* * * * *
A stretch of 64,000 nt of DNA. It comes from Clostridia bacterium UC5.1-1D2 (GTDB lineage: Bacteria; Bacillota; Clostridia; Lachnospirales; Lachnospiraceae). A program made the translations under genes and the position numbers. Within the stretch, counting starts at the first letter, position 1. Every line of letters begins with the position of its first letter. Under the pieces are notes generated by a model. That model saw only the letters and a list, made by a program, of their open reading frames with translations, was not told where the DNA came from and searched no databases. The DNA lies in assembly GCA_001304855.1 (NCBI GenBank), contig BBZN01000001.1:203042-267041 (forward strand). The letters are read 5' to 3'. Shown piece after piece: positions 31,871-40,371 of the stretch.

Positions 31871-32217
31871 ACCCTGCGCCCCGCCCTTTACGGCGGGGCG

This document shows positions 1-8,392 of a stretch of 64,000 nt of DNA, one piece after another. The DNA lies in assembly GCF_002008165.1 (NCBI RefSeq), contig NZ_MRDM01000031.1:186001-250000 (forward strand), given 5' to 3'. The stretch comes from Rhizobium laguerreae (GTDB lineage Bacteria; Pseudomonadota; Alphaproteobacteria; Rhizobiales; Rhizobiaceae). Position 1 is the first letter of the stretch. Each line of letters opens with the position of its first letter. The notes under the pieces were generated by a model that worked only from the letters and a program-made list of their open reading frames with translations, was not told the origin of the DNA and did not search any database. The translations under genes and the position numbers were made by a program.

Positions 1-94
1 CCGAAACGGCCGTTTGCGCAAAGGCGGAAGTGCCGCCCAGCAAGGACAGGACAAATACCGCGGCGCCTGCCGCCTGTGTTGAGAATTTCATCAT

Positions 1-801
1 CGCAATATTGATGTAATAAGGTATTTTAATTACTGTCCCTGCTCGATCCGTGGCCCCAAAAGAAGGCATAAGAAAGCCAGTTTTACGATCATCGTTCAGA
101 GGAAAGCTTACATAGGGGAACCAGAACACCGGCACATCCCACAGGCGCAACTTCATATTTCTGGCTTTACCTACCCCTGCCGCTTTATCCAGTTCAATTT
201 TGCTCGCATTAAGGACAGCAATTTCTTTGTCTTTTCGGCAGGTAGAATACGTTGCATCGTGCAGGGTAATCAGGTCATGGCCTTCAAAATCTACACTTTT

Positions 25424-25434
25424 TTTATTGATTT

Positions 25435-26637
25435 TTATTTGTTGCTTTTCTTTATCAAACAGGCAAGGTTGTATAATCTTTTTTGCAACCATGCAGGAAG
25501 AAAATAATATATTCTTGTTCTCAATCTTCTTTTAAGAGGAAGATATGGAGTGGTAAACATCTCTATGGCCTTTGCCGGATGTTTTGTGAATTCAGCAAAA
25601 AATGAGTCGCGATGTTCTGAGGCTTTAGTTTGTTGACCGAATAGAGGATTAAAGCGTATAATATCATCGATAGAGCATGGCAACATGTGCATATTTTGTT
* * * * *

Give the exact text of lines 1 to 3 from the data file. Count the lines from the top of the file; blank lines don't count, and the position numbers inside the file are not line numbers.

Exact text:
A stretch of 64,000 nt of DNA. It comes from Clostridia bacterium UC5.1-1D2 (GTDB lineage: Bacteria; Bacillota; Clostridia; Lachnospirales; Lachnospiraceae). A program made the translations under genes and the position numbers. Within the stretch, counting starts at the first letter, position 1. Every line of letters begins with the position of its first letter. Under the pieces are notes generated by a model. That model saw only the letters and a list, made by a program, of their open reading frames with translations, was not told where the DNA came from and searched no databases. The DNA lies in assembly GCA_001304855.1 (NCBI GenBank), contig BBZN01000001.1:203042-267041 (forward strand). The letters are read 5' to 3'. Shown piece after piece: positions 31,871-40,371 of the stretch.

Positions 31871-32217
31871 ACCCTGCGCCCCGCCCTTTACGGCGGGGCG